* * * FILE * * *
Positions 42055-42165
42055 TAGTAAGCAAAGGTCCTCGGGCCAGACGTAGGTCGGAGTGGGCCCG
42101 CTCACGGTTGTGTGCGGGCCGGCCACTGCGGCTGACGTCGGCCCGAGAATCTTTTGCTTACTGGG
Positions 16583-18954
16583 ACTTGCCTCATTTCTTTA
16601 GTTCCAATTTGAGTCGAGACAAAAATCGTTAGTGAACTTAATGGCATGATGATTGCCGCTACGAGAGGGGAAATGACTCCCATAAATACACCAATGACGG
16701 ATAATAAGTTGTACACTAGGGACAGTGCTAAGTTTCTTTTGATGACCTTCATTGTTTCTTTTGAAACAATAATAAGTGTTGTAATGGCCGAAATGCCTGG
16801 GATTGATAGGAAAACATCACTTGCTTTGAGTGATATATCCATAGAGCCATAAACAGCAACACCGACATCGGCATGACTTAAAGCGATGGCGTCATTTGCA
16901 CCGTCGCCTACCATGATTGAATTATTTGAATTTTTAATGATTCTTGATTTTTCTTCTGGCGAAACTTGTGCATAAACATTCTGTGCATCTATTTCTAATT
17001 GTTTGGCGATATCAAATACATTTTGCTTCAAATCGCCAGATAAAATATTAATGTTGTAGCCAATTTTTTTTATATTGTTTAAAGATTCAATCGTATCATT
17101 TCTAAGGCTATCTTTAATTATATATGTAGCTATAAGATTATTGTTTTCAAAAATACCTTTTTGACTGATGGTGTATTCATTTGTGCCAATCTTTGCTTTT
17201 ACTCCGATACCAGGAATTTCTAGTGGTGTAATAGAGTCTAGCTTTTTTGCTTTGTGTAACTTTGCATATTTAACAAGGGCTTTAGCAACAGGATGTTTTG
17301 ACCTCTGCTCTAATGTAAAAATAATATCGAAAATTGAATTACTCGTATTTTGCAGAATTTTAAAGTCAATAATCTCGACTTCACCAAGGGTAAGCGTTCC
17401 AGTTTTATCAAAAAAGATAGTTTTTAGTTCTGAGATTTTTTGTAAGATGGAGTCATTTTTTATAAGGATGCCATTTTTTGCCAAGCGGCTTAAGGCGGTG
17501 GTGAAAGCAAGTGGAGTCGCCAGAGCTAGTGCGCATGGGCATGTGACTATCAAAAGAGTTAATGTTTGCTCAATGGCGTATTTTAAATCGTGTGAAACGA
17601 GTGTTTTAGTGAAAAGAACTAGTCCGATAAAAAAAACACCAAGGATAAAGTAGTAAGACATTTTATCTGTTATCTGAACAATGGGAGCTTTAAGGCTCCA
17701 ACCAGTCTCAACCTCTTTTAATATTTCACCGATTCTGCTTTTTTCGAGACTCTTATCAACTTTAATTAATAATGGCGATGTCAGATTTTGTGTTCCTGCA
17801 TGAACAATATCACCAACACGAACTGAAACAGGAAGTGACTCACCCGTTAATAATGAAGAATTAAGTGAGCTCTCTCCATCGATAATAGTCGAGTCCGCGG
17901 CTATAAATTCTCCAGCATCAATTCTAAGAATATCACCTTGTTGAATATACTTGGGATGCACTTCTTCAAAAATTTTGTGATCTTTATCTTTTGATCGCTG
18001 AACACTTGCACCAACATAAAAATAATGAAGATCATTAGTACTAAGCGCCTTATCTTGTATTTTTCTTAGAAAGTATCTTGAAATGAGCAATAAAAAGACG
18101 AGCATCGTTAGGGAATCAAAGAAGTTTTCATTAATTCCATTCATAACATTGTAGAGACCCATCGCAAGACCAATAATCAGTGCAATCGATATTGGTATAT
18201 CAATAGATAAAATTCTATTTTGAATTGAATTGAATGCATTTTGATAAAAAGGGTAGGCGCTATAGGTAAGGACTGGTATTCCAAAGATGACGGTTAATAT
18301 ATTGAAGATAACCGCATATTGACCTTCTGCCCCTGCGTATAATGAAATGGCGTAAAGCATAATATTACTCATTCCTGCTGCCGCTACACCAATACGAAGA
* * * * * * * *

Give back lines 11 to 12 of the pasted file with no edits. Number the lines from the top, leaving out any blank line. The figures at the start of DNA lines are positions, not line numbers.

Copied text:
17101 TCTAAGGCTATCTTTAATTATATATGTAGCTATAAGATTATTGTTTTCAAAAATACCTTTTTGACTGATGGTGTATTCATTTGTGCCAATCTTTGCTTTT
17201 ACTCCGATACCAGGAATTTCTAGTGGTGTAATAGAGTCTAGCTTTTTTGCTTTGTGTAACTTTGCATATTTAACAAGGGCTTTAGCAACAGGATGTTTTG